Move to have jail order dissolved failsPublished 6:03pm Wednesday, March 19, 2014
A second attempt to have the Beaufort County Board of Commissioners request that a court order regarding the county’s jail failed during the board’s last regular meeting.
As he did earlier this year, Commissioner Hood Richardson made a motion to ask Superior Court Judge Wayland Sermons Jr. to dissolve his order regarding a new jail in the county. The motion failed by a 4-3 vote. Voting against it were board Chairman Jerry Langley and commissioners Al Klemm, Ed Booth and Robert Belcher. Voting for the motion were Richardson and commissioners Stan Deatherage and Gary Brinn.
Before the vote, Richardson accused Sermons and some commissioners of working together to push the building of a new jail.
“The only reason this order is out is collusion between Judge Sermons and the people here on this county Board of Commissioners to get a jail because when that order is dissolved, they have lost the only argument they have as to why we have to have a new jail. Judge Sermons is trying to ingratiate his reputation and his resume at the expense of Beaufort County by being the first judge in the state to overcome the state law and set the precedent that the judge can build a jail. Right now, he can’t do it,” Richardson said.
Richardson has argued the existing jail meets state jail guidelines and still has a useful life.
“We have letters from the state to prove that. There are no defects in the jail that we have,” Richardson said at the board’s March 10 meeting.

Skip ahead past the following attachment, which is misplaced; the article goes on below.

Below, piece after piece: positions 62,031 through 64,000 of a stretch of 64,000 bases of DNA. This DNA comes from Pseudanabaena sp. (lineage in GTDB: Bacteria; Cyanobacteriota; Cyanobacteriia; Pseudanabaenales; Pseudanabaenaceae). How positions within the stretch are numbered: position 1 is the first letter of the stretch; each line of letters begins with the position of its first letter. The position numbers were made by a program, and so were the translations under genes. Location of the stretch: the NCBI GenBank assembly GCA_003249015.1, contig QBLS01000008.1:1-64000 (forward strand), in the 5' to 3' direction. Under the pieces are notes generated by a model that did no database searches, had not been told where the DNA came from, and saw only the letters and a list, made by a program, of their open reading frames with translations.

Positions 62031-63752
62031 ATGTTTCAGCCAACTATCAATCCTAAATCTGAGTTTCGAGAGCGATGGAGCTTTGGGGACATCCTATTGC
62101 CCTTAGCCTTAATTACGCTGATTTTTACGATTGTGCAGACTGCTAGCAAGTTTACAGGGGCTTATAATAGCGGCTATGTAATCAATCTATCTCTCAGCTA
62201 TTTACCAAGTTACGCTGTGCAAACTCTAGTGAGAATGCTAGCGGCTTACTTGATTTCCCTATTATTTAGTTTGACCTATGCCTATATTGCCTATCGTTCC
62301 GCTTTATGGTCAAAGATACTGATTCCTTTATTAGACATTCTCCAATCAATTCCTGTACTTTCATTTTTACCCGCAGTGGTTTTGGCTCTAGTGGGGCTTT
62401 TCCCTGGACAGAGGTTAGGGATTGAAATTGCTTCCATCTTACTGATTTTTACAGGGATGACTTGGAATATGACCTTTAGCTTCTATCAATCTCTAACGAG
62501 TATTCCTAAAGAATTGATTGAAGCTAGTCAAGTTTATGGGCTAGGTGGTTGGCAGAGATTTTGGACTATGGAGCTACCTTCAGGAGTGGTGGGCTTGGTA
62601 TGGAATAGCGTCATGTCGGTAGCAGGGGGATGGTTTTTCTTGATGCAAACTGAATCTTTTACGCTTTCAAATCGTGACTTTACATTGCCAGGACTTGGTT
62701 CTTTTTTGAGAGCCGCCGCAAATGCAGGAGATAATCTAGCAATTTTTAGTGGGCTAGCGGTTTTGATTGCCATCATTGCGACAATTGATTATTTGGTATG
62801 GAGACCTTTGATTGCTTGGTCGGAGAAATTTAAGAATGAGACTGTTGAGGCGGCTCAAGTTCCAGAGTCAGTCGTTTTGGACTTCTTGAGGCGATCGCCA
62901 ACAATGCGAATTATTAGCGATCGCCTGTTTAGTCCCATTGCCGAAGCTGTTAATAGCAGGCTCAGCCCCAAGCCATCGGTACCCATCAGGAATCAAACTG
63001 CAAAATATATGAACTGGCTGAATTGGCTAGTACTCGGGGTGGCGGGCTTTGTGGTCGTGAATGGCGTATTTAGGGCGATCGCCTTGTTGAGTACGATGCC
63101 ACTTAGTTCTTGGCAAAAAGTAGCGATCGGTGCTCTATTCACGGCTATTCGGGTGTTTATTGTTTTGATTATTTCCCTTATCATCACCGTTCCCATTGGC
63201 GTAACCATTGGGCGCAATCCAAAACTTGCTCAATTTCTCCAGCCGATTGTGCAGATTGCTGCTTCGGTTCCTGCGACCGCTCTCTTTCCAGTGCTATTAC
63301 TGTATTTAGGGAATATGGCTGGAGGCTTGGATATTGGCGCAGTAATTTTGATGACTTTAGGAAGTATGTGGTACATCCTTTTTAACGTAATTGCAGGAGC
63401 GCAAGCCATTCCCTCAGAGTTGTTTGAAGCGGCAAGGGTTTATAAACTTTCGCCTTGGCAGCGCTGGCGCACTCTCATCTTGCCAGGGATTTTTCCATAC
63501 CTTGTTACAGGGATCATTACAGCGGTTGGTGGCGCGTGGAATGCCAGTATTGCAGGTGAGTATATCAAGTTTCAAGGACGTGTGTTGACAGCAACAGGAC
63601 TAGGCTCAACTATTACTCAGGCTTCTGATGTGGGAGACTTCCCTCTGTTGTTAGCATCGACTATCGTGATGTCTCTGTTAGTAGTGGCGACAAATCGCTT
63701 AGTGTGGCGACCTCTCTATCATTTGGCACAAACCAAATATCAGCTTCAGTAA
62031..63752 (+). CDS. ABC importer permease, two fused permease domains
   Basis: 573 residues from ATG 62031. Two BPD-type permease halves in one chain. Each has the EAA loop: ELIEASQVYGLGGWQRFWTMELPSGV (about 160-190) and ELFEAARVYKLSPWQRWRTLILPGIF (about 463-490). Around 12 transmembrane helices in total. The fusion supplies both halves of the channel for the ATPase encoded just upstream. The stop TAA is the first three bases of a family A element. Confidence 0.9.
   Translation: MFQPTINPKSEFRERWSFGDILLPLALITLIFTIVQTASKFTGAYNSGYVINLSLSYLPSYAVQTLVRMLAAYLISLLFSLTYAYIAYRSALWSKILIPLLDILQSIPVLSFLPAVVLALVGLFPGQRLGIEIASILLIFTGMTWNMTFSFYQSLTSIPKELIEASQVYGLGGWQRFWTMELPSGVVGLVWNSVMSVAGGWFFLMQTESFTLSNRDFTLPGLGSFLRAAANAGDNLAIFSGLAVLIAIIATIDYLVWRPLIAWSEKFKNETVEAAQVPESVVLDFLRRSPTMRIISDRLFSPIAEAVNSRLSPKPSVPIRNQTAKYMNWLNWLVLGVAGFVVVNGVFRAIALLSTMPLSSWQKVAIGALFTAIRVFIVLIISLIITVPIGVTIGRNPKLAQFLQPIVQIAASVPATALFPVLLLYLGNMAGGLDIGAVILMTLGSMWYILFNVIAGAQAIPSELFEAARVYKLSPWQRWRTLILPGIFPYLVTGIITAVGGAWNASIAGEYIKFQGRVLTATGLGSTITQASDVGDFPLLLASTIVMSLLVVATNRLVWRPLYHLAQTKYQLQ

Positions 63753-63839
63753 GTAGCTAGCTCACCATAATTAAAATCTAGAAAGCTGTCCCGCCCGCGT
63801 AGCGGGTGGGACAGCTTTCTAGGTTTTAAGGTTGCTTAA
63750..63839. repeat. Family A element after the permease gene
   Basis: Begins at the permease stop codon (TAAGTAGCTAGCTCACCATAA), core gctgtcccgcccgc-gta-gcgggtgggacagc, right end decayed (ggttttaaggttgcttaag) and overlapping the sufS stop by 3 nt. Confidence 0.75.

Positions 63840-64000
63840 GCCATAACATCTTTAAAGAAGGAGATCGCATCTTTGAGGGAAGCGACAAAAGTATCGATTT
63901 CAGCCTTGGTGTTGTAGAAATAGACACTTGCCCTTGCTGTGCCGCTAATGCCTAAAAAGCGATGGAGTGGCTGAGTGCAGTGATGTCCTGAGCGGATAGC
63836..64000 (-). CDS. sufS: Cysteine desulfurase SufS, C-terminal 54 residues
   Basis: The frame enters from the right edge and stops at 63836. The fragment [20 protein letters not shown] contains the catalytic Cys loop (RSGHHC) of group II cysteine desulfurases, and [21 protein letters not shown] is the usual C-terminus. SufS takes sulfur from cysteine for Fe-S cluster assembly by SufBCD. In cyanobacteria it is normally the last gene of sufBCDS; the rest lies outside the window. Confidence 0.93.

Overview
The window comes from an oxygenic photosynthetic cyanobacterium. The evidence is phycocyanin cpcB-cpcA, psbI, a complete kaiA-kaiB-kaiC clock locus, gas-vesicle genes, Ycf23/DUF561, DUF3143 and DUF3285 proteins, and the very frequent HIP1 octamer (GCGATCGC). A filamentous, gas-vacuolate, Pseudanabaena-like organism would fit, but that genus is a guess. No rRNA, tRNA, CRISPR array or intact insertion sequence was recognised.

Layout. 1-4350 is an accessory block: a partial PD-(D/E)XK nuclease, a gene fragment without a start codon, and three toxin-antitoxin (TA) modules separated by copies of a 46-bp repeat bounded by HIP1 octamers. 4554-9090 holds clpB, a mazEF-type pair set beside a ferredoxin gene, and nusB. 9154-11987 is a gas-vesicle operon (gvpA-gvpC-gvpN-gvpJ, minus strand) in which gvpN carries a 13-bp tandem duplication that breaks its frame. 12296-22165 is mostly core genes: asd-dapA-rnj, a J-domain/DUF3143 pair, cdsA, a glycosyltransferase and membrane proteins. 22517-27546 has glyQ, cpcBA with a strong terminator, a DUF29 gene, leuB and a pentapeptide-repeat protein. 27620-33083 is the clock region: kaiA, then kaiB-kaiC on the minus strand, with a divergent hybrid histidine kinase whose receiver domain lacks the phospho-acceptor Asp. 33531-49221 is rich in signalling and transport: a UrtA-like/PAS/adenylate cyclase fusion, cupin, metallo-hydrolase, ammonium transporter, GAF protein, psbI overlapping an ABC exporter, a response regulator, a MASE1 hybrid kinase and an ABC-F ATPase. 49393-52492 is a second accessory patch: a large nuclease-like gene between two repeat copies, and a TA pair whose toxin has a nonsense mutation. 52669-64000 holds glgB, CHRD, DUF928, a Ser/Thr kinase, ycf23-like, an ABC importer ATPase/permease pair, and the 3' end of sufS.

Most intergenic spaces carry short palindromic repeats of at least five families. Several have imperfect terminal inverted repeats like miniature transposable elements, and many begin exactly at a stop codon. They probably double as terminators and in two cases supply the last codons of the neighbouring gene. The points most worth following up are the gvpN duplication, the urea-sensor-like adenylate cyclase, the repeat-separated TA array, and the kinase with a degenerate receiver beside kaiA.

That’s partly why he wants Sermons, the resident Superior Court judge in the 2nd Judicial District, to dissolve the order he issued in September in the wake of the jail being evacuated for safety reasons after several problems, including power outages, hit the jail in June of last year. The jail reopened Sept. 13 of last year and began housing inmates again. Along with issuing an order reopening the jail, Sermons also ordered, “That the Board of Commissioners shall continue to plan and design a county jail that meets the minimum standards in the State of North Carolina. That such planning and construction shall proceed in as timely a manner as possible given the time restraints of architectural service, financing, and construction times.”
Sermons further required the Board of Commissioners to submit a written progress report on the new jail before each administrative session of Beaufort County Criminal Superior Court. That order included a list of those dates.
Some commissioners, especially Richardson, took exception to Sermons’ order regarding the building of a new jail.